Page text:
Join us February 1 for the art opening for 3 of Denver’s best upcoming artists: Rochelle Johnson, Juliette Hemingway, Christine Fontenot.
To me, art is about gathering data and recording expressed moments that capture the essence of a scene. While I am primarily a figurative artist, I am increasingly interested in the play of abstract geometric forms that begin a painting. I use shape, value and color to expose the emotion and energy of my subject matter.
I grew up in one of the most diverse neighborhoods in the heart of Denver and would continually watch how people interacted with one another, in good ways and bad. My paintings are stories of urban people; their struggles and joys, their emotions and their humanity. My work can be as simple as a portrait that captures the spirit of the sitter, or a street scene where a homeless person gathers their thoughts before their next move.
The art happens when the subject unites with form and color to convey feeling in a way that transcends representationalism—where a painting gives a real sense of person and place.
Contemporary Expressions Statement
The Contemporary Expressions series grew from an exploration of color: what it says about our feelings and what it signifies about ourselves. This work has its roots in my representational paintings of urban life. As both an artist and a woman of color, I’ve longed to see the beauty that was all around me represented in art, but found that cultural beauty norms are still the norm in painting, too. I chose blue to be a new skin color for all races to see if what was left wasn’t the representation of black people or brown people or white people ect., but just people.
Art, Autism & Music
Juliette’s work is indicative of a path that has been traveled to wellness and healing. There is not only the theme of music, but also the blue people who are ever present in her work. The blue people represent the acknowledgment of Autism as part of her life. Javari, her only child, is autistic and it has had an enormous impact on their lives. So therefore, it is the same in her art.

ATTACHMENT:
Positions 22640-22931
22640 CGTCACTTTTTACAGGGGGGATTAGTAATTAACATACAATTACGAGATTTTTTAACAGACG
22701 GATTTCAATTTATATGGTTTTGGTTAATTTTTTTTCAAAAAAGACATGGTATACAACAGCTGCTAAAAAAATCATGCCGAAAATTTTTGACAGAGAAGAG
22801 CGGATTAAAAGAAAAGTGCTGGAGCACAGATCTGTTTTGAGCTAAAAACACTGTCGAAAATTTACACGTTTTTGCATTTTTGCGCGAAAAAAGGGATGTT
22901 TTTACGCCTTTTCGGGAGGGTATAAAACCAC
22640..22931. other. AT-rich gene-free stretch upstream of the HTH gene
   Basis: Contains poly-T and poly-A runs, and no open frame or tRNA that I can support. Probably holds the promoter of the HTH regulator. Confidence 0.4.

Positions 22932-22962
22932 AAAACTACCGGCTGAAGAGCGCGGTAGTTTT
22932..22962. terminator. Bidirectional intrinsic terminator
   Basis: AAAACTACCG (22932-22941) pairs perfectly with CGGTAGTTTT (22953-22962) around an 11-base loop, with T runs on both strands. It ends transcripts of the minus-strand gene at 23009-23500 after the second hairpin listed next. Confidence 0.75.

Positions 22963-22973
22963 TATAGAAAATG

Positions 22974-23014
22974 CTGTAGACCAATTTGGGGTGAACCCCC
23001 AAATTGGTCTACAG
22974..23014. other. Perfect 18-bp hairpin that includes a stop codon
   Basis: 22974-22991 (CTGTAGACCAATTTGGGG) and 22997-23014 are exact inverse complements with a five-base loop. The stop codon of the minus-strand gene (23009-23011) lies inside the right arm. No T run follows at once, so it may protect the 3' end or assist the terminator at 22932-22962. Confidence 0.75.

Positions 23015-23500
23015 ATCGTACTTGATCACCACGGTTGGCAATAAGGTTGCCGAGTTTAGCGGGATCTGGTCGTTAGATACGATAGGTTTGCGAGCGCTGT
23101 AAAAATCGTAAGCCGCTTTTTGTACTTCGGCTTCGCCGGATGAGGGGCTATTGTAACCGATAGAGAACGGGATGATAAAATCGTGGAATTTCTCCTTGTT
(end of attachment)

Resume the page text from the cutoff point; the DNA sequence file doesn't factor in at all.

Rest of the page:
When Javari was a toddler, he didn’t talk much. And when he did it was a series of incoherent words. But even as a toddler Javari would draw. He would meticulously create his pieces with such focus and determination. As he grew older it became a way of communication for them. It was very organic how the process unfolded and apparent that this was the way to see into his world.
There was no a game plan. It wasn’t as purposed as one would think. It was a natural path for them to take and since he was very adamant about his love of drawing Juliette insisted it was incorporated in his academic plan. They started using it as a way to get him to speak, to be more social and interact with classmates. Fortunate for them they found the key to unlock his world early on.
The purpose of Juliette’s art wasn’t always apparent. For a long time she didn’t speak on the reason for her blue people. Only recently did she start speaking about it publicly and is grateful for the support she has received. Juliette’s hope that it allows others to find their voice as well. You are not alone.
Christine Fontenot is a representational oil painter who explores light an color relationships across the genres of portraiture, figure, floral, and still-life. She endeavors to create works that are both accessible and worthy representations of the honest beauty she finds in her subjects.
A native of Colorful Colorado, her artistic gift was discovered and encouraged by her parents at an early age. From private study with local artist Sally Bartalot throughout her childhood, to joining the Art Students League in 2004, she has a thirst for artistic knowledge and a lifelong love of art.
Referring to her art education as ‘self-managed,’ she feels blessed to be able to learn from and study with wonderfully talented artists such as Mitch Caster, Mark Daily, Ron Hicks, and Jane Jones. Committed to lifelong learning, her most recent studies include sculpting workshops with Yenni Tewahade, and painting workshops with Clayton Beck, Michael Godfrey and Daniel Sprick. Her work has been well received in local group and solo exhibitions. Her paintings are in collections throughout the United States, Latin America, and Europe.
Music by Exum-Hancock Collaboration
which is a trio of friends who are skilled musicians independently, but when they come together, create a musical experience that is simply elegant.
Stephanie Hancock (vocalist), Mike Chipman (piano) and Tony Exum Jr (Saxophonist)
We believe Live Jazz should be as accessible as possible. As always there is no cover charge.
5% of all art sales are donated to the charity of choice of the artists. These artists have chosen Denver Urban Gardens.